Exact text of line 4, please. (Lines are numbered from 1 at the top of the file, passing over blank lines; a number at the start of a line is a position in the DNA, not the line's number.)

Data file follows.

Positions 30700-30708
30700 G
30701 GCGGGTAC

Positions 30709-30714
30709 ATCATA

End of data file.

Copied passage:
Positions 30709-30714